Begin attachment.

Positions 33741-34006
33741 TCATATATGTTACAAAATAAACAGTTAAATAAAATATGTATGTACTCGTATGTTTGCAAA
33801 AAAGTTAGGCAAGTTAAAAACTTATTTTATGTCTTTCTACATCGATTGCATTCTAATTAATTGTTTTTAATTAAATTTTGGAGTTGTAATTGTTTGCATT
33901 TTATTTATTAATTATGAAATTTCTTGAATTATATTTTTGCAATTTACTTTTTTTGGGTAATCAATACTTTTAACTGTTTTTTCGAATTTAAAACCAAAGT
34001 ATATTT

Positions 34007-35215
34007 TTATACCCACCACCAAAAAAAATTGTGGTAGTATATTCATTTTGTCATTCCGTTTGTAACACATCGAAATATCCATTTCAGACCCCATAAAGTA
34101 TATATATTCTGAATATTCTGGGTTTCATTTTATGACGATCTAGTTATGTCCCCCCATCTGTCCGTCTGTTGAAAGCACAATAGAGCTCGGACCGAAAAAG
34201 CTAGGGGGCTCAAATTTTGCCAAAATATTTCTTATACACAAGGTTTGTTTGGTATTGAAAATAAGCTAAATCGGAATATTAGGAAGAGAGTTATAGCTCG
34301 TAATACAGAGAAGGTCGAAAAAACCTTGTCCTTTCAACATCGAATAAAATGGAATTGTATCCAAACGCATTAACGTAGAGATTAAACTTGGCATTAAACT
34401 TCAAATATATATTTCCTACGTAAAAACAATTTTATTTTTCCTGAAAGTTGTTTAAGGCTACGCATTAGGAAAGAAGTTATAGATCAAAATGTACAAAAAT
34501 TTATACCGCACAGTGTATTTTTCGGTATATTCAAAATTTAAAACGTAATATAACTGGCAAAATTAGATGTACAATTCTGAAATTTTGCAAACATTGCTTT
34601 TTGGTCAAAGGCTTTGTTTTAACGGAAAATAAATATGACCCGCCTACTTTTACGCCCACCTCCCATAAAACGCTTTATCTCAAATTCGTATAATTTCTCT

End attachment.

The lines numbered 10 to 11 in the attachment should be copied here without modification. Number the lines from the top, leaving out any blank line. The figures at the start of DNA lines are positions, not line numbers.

34301 TAATACAGAGAAGGTCGAAAAAACCTTGTCCTTTCAACATCGAATAAAATGGAATTGTATCCAAACGCATTAACGTAGAGATTAAACTTGGCATTAAACT
34401 TCAAATATATATTTCCTACGTAAAAACAATTTTATTTTTCCTGAAAGTTGTTTAAGGCTACGCATTAGGAAAGAAGTTATAGATCAAAATGTACAAAAAT